Here are three real estate investment trusts that, collectively, offer a potpourri of real estate—office, retail, industrial, residential—to buy for capital gains and income.
■ Brookfield Property Partners (TSX—BPY.UN) declared a 0.8-per-cent increase to its quarterly distribution in February, bringing it to $0.3325 a unit (all figures in US dollars unless otherwise noted). In May, it maintained that distribution. While we believe management will resist reducing the distribution, prudent investors should not buy the units in anticipation of no reduction.
Hamilton, Bermuda-headquartered Brookfield Property Partners L.P. is one of the world’s premier real estate companies, with about $87 billion in total assets. Its global portfolio mostly consists of office and retail, but includes other real estate sectors as well.
Company funds from operations (CFFO) and realized gains for the three months ended March 31, 2020, were $323 million, or $0.33 a unit, compared with $367 million, or $0.38 a unit, in the same period of 2019. The decrease was led by a 48-per-cent drop in limited partnership (LP) investments to $76 million. Results in the prior period benefited from $60 million of realized gains from the sale of mature assets. Also, CFFO was negatively impacted in the latest quarter by a decrease in earnings from hospitality investments, which saw a significant decline in revenue in March.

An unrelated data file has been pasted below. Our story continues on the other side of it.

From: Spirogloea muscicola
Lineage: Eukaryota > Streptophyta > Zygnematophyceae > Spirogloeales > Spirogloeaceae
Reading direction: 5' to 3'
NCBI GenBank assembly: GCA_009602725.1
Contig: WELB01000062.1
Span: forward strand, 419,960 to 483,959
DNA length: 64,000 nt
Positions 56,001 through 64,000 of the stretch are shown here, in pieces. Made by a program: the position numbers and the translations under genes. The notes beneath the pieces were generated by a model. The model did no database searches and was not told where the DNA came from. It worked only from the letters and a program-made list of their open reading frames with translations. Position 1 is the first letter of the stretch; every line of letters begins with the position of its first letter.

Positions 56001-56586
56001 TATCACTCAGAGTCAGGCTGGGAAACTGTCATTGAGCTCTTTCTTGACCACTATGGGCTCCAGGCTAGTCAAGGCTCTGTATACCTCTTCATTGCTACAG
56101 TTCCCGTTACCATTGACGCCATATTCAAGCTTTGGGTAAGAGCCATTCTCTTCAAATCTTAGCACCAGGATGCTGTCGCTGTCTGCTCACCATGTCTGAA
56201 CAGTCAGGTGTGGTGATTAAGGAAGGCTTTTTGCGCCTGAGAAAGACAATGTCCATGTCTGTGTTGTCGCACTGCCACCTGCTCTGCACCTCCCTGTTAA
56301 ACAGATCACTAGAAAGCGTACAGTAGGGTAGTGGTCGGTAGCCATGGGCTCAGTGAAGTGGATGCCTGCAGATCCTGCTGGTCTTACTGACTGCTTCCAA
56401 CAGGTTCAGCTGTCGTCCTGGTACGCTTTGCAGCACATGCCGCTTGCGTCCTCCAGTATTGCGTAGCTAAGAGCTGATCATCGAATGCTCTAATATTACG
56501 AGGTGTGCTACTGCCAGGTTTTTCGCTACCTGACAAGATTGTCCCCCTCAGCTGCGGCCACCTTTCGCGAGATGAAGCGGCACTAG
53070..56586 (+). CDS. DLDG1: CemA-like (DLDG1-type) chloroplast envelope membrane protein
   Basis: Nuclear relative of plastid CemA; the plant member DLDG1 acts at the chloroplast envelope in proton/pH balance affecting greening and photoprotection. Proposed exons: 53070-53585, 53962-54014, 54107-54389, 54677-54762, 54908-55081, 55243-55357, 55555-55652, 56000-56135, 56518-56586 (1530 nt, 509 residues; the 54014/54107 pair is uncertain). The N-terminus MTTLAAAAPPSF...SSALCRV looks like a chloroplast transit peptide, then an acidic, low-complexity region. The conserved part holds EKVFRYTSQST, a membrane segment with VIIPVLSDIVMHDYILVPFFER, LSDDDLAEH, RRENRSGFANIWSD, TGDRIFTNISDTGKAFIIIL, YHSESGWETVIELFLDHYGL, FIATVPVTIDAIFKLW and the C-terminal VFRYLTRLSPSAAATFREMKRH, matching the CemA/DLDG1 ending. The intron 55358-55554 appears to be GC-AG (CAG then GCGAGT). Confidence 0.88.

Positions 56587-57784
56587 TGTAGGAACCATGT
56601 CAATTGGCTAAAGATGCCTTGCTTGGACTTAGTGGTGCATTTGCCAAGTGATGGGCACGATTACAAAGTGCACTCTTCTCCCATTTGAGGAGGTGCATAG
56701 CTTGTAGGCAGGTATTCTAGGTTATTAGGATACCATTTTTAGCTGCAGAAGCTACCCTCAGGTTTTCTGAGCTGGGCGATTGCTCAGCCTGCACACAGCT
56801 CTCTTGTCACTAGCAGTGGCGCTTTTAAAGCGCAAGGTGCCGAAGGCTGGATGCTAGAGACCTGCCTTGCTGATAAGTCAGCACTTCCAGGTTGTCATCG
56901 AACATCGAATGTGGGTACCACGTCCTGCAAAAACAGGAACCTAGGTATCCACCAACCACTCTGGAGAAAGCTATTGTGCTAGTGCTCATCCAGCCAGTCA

Brookfield’s estimated FFO for 2020 will not cover its distribution. But the company is 50-per-cent owned by Brookfield Asset Management, which ensured that its property subsidiary maintained its dividend during the financial crisis of 2008 to 2009.
Brookfield trades at a reasonable 9.4 times its forecast 2020 FFO of C$1.50 a unit. Its annual distribution of C$1.81 a unit yields a high 12.9 per cent, suggesting the market thinks the distribution will likely be cut. Nonetheless, we view Brookfield Property Partners as a buy for growth and income.
■ H&R REIT (TSX—HR.UN) has reduced its monthly distribution 50 per cent to $0.0575 a unit. This decision was partly due to current operating and capital market conditions brought about by the COVID-19 pandemic. The lower distribution provides greater financial flexibility to absorb any income interruption related to the pandemic in the near term. But management says the cut also reflects and is consistent with the change in strategy it undertook in 2017.
Toronto-headquartered H&R REIT is one of Canada’s largest real estate investment trusts with total assets of about $13.4 billion. It has ownership interests in a North American portfolio of high-quality office, retail, industrial and residential properties comprising over 40 million square feet.
For the three months ended March 31, 2020, H&R’s funds from operations (FFO) were $136.1 million, or $0.45 a unit, compared with $137.0 million, or $0.46 a unit, in the same period of 2019.
Property operating income fell 8.6 per cent to $140.6 million due to asset dispositions, which far outpaced acquisitions.